explanatory Essay
1952 words
1952 words

Despite the clear prohibitions against child-murder by all major religions, female infanticide has been for centuries a prominent and socially acceptable event, notably in one of the most populous countries in this world, India. Even today, the extent of the problem is measured in alarming proportions all around the globe: “at least 60 million females in Asia are missing and feared dead, victims of nothing more than their sex. Worldwide, research suggests, the number of missing females may top 100 million.” The data is more astounding in India. According to the Census Report of 2001, for every 1000 males the number of females has decreased to 927 in 2001 from 945 in 1991 and continues to decrease. It is clear that the burdensome costs involved with the raising of a girl, eventually providing her an appropriate marriage dowry, was the single most important factor in allowing social acceptance of the murder at birth in India. Nonetheless, in addition to the dowry system, the reasons for this increasing trend have also been attributed to the patriarchal society, poverty and the availability of sex-selective abortion.

India's population growth has been rapid, resulting from longer life expectancy and lower infant mortality in recent decades. Before independence, the high birth rates were balanced out by high death rates. In the half century since India gained independence from Great Britain in 1947, the average life expectancy has risen from just 39 years to 63 years, as high as that in Russia today. Conversely, after independence, the numbers changed but mortality rates dropped without a matching drop in birth rates. The perception of children became very different. The urban poor contributed most to the population and the reason for this is that they started viewing children as “sources of income rather an investment”. They were seen as an old age security and the more the better. Furthermore, even though the mortality rate dropped, it was still relatively high compared to the survival rate. For this reason, fear of child death and contagious diseases caused the urban poor to contribute even more to the ever-increasing population. Part of the reason India is gaining on China as the most populous country in the world is that China has had very severe family planning laws, enforcing a one-child-per-family policy on most of the population. This policy was adop...

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... to be effective. As mentioned before the urge has to come from within the society itself and only then it will augur well for future generations of Indian girls, yet to be born.

1. “The Quest for a Male Child”, article by Dr. Madhumita Das.

2. “Female Infanticide and Foeticide”, article by Marina Porras.

3. “Again a girl! Are you not ashamed of yourself?”, article by Shoba Warrier

4. The Census Report, 2001 : A Government of India Publication

5. Case Study : Female Infanticide –

6. “History of Infanticide”, article by Dr. Larry S.Milner.

7. “Female Infanticide” -
8. “Darwin and the Descent of Morality”, opinion by Benjamin Wiker -
9. “India's Population Passes 1 Billion”

In this essay, the author

  • Explains that female infanticide has been a prominent and socially acceptable event for centuries, especially in one of the most populous countries in the world.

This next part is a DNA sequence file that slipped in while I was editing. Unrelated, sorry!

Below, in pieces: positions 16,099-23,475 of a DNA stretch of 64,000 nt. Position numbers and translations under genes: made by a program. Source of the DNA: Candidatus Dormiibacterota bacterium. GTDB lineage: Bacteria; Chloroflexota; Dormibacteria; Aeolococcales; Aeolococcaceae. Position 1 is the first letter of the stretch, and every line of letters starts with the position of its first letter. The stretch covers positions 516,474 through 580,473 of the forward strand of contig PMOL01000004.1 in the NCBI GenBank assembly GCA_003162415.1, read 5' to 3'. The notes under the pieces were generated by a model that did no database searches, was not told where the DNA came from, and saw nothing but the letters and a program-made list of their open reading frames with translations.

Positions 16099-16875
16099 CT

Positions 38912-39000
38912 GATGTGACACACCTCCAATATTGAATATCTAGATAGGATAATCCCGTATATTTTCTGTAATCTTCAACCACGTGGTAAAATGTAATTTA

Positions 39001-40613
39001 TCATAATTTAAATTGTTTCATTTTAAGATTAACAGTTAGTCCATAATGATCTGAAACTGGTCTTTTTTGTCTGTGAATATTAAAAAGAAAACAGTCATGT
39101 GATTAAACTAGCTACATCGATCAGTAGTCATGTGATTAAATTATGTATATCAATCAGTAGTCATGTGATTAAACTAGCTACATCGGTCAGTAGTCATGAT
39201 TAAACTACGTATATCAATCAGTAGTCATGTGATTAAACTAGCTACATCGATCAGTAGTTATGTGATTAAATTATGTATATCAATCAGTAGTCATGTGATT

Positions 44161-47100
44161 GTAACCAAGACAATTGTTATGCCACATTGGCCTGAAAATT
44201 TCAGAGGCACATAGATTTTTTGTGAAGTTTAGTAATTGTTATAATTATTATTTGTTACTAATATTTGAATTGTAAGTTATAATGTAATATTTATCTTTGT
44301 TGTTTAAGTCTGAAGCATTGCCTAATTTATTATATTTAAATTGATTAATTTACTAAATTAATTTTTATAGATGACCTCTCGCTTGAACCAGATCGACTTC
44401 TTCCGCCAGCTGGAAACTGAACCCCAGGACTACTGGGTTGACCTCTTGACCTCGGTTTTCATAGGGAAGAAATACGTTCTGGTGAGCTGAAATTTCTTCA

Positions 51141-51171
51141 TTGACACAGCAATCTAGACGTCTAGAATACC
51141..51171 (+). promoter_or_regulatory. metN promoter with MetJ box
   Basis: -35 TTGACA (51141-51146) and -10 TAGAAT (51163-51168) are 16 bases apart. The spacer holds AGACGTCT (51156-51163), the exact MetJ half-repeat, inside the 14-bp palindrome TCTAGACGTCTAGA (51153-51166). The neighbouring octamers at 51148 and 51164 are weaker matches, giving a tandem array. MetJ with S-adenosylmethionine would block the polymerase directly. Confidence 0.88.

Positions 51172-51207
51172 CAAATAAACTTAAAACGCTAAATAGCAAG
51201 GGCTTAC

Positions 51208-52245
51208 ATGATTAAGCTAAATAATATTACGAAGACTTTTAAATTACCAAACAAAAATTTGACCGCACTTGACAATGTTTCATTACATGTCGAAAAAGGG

• Explains that india's population growth has been rapid, resulting from longer life expectancy and lower infant mortality in recent decades.
  • Explains that india is an extremely conservative and patriarchal society, where women are considered inferior to men in all regards.
  • Explains that in darwin's the descent of man, infanticide was the most important restraint on the proliferation of early man. it is rife among the poorer population as it has at times been necessary for survival of the community at large.
  • Analyzes how the widespread availability of safe, and legal, means of abortion has had a profound effect on the prevalence of infanticide in the twentieth century.
  • Explains that the low status of indian women makes them insignificant compared to the males in the marriage market. the dowry system is rampant in india.
  • Describes the primitive methods of killing baby infants, such as poisoning or gagged female babies, and smothering them to death before the mother regained consciousness.
  • Explains that the census report, 2001 has fortunately come as a wake-up call to the indian government, as well as the medical fraternity and all concerned people.
  • States that the government has issued advertisements in national newspapers, periodicals, and magazines to mobilize public opinion against female infanticide. nursing homes and medical organizations must put up signboards stating that no sex determination is done on the premises.
  • Explains that non-governmental organizations have initiated preventative measures and developed programs to prevent female infanticide. a successful program is the danida healthcare project's street theatre.
  • Opines that reform must come from within the community, as no formal complaints are being lodged against the perpetrators. the government must show political will and a high degree of social and legal commitment to crack down on the offenders.
  • Opines that the decrease in the female sex ratio has brought into focus the terrible practices of female infanticide in india today.
  • Describes the articles by dr. madhumita das, marina porras, and shoba warrier.
  • Explains the case study on female infanticide, dr. larry s. milner's "history of infanticide".
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